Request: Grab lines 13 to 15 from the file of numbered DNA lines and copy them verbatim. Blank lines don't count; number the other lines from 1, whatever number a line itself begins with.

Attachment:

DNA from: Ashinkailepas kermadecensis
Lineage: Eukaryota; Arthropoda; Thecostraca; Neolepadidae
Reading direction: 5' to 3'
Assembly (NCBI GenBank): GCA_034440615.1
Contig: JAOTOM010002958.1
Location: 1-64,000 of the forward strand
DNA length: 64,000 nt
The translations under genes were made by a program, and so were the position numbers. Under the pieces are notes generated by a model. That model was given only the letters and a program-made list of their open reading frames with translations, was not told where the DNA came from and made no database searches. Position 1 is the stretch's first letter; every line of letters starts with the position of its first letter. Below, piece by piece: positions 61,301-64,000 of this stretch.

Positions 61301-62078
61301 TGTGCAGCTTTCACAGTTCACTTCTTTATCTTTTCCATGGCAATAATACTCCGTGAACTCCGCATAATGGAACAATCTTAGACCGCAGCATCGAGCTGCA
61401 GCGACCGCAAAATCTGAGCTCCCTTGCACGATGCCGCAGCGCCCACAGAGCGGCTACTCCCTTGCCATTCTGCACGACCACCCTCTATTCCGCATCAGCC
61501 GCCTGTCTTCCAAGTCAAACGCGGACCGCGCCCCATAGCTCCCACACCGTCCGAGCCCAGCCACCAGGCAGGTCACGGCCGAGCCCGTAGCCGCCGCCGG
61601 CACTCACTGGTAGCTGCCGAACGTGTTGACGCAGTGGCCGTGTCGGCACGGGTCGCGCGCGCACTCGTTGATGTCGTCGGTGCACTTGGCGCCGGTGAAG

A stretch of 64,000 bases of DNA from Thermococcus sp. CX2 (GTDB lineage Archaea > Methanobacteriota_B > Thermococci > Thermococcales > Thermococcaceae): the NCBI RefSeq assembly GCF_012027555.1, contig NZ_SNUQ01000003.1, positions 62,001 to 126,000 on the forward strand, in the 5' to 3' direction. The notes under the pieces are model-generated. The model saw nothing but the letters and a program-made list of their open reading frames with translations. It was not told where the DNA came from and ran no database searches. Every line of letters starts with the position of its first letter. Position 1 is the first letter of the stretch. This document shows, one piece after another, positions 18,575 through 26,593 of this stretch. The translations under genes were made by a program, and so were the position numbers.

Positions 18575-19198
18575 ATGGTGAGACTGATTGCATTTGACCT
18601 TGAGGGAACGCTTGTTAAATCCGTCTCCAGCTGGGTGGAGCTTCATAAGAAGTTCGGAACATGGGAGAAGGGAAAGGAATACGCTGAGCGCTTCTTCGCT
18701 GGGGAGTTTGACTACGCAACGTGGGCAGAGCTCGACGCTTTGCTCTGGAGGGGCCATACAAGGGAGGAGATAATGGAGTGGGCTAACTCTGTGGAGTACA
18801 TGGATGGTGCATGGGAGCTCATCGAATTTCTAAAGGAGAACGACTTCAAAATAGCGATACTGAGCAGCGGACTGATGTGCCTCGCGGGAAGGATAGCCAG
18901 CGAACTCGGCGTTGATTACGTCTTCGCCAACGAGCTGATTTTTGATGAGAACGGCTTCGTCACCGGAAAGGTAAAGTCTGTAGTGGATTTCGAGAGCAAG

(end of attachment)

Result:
61601 CACTCACTGGTAGCTGCCGAACGTGTTGACGCAGTGGCCGTGTCGGCACGGGTCGCGCGCGCACTCGTTGATGTCGTCGGTGCACTTGGCGCCGGTGAAG

A stretch of 64,000 bases of DNA from Thermococcus sp. CX2 (GTDB lineage Archaea > Methanobacteriota_B > Thermococci > Thermococcales > Thermococcaceae): the NCBI RefSeq assembly GCF_012027555.1, contig NZ_SNUQ01000003.1, positions 62,001 to 126,000 on the forward strand, in the 5' to 3' direction. The notes under the pieces are model-generated. The model saw nothing but the letters and a program-made list of their open reading frames with translations. It was not told where the DNA came from and ran no database searches. Every line of letters starts with the position of its first letter. Position 1 is the first letter of the stretch. This document shows, one piece after another, positions 18,575 through 26,593 of this stretch. The translations under genes were made by a program, and so were the position numbers.

Positions 18575-19198